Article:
While awareness campaigns and policy changes are important parts of supporting mental health and wellbeing on campus, new programmatic solutions led by students offer important perspectives and ideas about how to best meet the needs of their peers. In a world of limited resources, student leadership can make all the difference in creating alternatives and supplements to traditional services, such as working with counselors or psychiatrists or attending group therapy.
With an understanding of the effectiveness of peer support, the influence of community, and the impact of the consumer voice, Mental Health America created its inaugural Collegiate Mental Health Innovation Council (CMHIC) in 2017. CMHIC is dedicated to discussing the latest issues students face when balancing higher education with mental health concerns and highlighting student-led innovation on campus that addresses these concerns. CMHIC consists of student leaders who have created programs or lead advocacy on campus that fills gaps in traditional mental health supports and services in their communities.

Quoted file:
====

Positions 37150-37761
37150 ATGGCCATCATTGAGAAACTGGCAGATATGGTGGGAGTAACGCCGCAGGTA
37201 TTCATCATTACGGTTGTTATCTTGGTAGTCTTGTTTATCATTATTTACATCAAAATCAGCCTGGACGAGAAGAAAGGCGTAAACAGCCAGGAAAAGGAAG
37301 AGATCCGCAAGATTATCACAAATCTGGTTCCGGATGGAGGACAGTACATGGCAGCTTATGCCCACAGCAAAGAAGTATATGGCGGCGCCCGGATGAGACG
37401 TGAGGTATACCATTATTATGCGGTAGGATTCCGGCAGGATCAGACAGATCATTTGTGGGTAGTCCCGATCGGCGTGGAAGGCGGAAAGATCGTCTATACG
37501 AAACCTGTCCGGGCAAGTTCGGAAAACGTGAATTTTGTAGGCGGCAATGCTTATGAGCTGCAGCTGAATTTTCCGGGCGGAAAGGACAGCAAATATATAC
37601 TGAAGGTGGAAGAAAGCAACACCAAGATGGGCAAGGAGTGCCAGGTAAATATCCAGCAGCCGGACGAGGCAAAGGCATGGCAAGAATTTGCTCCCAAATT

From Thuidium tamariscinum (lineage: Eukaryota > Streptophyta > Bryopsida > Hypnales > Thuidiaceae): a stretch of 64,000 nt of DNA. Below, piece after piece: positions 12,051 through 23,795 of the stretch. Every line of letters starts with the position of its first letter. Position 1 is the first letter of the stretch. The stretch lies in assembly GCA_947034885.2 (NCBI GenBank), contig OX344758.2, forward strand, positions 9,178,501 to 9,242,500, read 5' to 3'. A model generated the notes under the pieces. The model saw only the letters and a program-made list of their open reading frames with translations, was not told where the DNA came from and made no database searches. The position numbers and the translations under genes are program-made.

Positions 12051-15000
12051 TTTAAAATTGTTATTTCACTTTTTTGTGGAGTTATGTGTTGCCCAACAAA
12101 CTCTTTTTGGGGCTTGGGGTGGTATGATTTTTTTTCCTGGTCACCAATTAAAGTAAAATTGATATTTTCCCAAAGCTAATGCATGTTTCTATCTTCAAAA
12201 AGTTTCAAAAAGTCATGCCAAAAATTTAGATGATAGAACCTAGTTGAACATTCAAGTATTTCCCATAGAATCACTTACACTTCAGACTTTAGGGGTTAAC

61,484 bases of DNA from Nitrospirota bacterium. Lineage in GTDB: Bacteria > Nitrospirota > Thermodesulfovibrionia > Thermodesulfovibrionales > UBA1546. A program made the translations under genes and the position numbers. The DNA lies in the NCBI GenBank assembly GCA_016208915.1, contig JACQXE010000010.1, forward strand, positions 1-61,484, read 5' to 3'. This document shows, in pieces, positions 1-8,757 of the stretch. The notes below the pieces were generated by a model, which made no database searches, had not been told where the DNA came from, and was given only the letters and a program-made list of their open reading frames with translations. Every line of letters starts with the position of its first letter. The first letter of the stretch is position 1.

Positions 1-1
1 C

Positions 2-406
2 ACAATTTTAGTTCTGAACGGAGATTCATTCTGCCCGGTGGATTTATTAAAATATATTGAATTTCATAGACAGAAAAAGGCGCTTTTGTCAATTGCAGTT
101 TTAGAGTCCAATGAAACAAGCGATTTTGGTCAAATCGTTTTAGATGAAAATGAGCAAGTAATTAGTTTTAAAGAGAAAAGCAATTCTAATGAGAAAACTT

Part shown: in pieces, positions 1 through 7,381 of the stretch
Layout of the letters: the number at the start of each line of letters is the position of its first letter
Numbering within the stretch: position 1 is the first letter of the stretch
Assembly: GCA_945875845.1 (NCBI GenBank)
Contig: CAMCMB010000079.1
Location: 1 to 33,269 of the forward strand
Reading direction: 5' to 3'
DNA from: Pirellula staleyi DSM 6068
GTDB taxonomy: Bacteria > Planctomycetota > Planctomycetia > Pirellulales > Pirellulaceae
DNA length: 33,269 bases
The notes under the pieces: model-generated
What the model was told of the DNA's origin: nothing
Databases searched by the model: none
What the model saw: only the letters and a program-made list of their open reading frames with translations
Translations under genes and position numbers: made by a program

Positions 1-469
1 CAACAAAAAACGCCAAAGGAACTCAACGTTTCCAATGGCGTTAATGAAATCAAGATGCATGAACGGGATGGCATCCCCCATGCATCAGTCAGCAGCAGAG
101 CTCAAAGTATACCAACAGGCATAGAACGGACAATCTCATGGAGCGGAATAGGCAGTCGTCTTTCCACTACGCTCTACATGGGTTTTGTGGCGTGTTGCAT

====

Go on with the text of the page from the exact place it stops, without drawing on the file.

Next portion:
The first report, Beyond Awareness: Student-led Innovation in Campus Mental Health, highlights the impact of disability supports, peer support, and technology on student mental health and the role of student leadership in each of these areas.
- For more comprehensive disability supports, student leaders can create education-based programs and skill-building supports for their peers, and students or faculty can lead courses for academic credit to allow students to prioritize their wellbeing. Students can also serve as navigators for the often confusing and challenging process of obtaining accommodations.
- Peer support is a critical part of engaging more students, providing support outside of hours spent in treatment, creating community, shifting demand from counseling services, and offering low to no cost options for students looking for help
- Technology can help students connect to existing professionals, support one another, and share information on wellbeing.
In addition to focusing on issues that have the potential to impact mental health on campus, members provided information about their programs and advice for students looking to do the same things on their campuses.